« Why Didn't the Dollar Crash? | Main | Fed Watch: Zero, But Not Quite Quantitative Easing »

Thursday, December 18, 2008

Avoiding "An Inefficient Credit Squeeze"

A proposal to get credit flowing again:

How to give banks confidence to lend to businesses, by Lucian Bebchuk and Itay Goldstein, Commentary, Financial Times: An important aspect of the economic crisis has been the drying up of credit... Why does credit fail to flow despite the infusion of so much additional capital into the financial sector? ...

In a modern economy, the prospects of businesses are likely to be inter­dependent, with each company’s success (and ability to repay) depending on whether other companies obtain financing. Companies commonly use components and services from other businesses and often sell their output to other companies or their employees.

Consider a bank choosing whether to lend to companies or park its capital in treasuries. Suppose that lending to any given company will generate an expected return of 10 per cent if other businesses obtain financing but an expected loss of 5 per cent if they do not. In such circumstances, the economy may get stuck in an inefficient credit freeze in which banks expect other banks to avoid lending and, given these expectations, rationally choose to hoard their capital to avoid the expected loss from lending when other banks do not.

Unfortunately, we cannot count on interest rate cuts and capital infusions into banks to get the economy out of such a credit freeze..., avoiding the 5 per cent expected loss will remain each bank’s rational choice as long as other banks are not lending.

Is there anything more the government could do? Yes, it can ... take on ... some of the credit risks involved in extending substantial new lending to businesses.

Suppose that the government wishes to get at least $200bn of additional lending to companies. Under one possible mechanism, the government would facilitate ... loans by agreeing to bear part of any losses ... in return for a share of the upside. In the example considered above, to induce banks to put together ... new loans it would be sufficient for the government to agree to bear any losses ... up to 10 per cent of the value of the extended loans.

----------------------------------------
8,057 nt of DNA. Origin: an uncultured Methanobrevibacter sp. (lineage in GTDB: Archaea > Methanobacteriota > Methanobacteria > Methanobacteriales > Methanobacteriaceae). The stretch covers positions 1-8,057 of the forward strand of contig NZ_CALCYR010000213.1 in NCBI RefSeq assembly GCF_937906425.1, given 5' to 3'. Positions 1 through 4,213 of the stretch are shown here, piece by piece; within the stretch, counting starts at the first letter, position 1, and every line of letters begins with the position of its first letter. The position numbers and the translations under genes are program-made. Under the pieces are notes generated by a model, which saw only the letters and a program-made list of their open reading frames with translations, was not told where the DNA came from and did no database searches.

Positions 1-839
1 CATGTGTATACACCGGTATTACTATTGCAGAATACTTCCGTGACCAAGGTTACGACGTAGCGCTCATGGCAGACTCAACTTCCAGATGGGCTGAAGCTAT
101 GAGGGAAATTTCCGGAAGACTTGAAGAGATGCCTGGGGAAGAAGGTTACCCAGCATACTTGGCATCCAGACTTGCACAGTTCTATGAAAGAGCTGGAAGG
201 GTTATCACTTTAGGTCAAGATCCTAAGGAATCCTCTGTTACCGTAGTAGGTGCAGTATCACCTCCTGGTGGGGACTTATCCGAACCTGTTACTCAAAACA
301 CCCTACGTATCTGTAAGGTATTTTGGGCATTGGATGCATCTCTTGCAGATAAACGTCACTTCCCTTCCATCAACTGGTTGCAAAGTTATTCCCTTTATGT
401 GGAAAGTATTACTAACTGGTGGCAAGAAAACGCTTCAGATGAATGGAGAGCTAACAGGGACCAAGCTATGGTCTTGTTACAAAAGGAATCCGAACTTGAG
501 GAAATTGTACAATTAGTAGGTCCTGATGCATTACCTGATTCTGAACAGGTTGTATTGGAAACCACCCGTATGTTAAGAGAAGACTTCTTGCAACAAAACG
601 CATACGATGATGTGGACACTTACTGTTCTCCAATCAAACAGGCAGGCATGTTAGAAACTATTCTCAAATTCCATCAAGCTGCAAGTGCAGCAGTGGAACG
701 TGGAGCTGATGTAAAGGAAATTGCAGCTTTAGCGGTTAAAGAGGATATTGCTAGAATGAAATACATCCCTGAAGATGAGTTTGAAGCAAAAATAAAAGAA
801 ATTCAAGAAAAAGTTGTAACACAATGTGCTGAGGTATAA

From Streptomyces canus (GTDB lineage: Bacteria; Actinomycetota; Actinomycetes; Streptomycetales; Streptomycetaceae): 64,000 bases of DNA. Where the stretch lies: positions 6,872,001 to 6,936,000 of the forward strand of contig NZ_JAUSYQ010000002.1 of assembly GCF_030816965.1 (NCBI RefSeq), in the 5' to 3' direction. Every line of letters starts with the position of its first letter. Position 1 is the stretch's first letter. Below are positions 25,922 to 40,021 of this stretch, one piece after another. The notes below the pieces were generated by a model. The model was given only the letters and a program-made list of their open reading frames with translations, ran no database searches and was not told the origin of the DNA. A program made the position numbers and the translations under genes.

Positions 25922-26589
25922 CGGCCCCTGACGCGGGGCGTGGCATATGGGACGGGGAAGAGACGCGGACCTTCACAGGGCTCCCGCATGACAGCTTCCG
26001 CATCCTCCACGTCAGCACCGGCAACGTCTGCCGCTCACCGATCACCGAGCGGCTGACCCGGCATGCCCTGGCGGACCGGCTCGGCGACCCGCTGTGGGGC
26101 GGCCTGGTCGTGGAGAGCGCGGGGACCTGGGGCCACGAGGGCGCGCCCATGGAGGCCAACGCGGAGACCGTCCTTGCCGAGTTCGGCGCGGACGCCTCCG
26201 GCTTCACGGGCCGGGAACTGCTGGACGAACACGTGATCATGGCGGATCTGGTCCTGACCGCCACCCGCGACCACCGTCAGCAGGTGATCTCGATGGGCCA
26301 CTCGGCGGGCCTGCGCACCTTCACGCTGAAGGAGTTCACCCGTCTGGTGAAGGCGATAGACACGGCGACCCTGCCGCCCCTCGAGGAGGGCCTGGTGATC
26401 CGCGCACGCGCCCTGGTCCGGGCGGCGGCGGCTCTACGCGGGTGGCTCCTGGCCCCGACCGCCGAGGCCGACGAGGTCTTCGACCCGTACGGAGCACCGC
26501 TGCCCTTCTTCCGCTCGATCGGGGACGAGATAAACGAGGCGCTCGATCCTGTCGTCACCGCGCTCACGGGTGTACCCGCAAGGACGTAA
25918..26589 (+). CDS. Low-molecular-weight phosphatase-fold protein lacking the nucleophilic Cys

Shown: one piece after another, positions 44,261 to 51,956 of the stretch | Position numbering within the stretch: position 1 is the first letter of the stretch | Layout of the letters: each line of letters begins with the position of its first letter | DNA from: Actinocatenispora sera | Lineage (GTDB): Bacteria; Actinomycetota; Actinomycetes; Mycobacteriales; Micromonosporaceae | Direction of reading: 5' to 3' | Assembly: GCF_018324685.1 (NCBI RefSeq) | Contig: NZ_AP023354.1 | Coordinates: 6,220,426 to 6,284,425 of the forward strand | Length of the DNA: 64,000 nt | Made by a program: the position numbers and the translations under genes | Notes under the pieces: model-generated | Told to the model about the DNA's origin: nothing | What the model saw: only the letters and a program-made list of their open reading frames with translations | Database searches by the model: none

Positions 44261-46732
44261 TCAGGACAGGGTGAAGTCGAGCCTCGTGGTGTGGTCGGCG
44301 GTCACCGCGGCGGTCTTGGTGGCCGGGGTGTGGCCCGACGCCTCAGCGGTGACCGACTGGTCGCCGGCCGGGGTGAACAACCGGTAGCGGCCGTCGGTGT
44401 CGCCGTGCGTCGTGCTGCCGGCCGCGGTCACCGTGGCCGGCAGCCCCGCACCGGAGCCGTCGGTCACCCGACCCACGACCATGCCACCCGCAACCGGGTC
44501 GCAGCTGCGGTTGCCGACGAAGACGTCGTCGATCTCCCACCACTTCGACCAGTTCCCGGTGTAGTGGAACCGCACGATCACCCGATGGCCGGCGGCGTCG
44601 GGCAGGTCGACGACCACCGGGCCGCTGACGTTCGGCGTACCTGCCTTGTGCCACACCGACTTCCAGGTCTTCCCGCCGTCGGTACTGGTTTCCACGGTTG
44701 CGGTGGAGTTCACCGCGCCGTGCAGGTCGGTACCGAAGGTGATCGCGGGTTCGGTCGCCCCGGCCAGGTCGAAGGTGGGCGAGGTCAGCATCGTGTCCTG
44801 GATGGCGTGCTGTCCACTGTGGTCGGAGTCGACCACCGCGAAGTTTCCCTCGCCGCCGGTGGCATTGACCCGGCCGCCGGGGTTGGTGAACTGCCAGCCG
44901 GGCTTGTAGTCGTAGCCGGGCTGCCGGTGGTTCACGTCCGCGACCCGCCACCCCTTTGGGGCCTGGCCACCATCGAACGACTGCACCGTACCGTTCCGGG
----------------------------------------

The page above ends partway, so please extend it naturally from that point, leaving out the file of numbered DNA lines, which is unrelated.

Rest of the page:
The share of the upside received by the government could be determined through a competitive process. ... Under an alternative mechanism, the government would place $200bn in a number of funds. Each would be run by a private manager charged with putting together a portfolio of loans and compensated with a share of the profits generated by the fund. ...

When capital infusions and interest rate cuts do not work, the mechanisms we propose might provide effective tools for unfreezing credit markets.

The demand for loans is also a limiting factor, and I don't think making more loans available to businesses will be enough to jump-start the economy at this point. So more help for the economy than just making additional credit available will be required.

However, Ricardo Caballero says the problem isn't as hard to fix as most people believe:

Normality is just a few policy steps away: Economic agents of all sorts, from creditors to consumers, are frozen waiting for some sense of normality to be restored amid the financial crisis. However, normality is much closer —just a few bold policy steps away— than is the conventional wisdom. ...

I do not mean to say that this recession is an imaginary one. On the contrary, I believe it is a very serious recession. My point is simply that good policy has an opportunity to bring the recession back to familiar turf by defeating the extra gloom, and if this happens, the recession will become a manageable one from which current asset prices, on average, will look like once-in-a-lifetime deals. ...

Slow recoveries follow the typical credit crunch... But ... this ... is very different in nature. It is a systemic run on all forms of explicit and implicit insurance contracts, but with no shortage of resources on the side. If confidence recovers, the resources to support the recovery are abundant and ready. ...

    Posted by on Thursday, December 18, 2008 at 02:34 PM in Economics, Financial System | Permalink  TrackBack (0)  Comments (31)

    TrackBack

    TrackBack URL for this entry:
    https://www.typepad.com/services/trackback/6a00d83451b33869e20105367ef2f5970b

    Listed below are links to weblogs that reference Avoiding "An Inefficient Credit Squeeze":


    Comments

    Feed You can follow this conversation by subscribing to the comment feed for this post.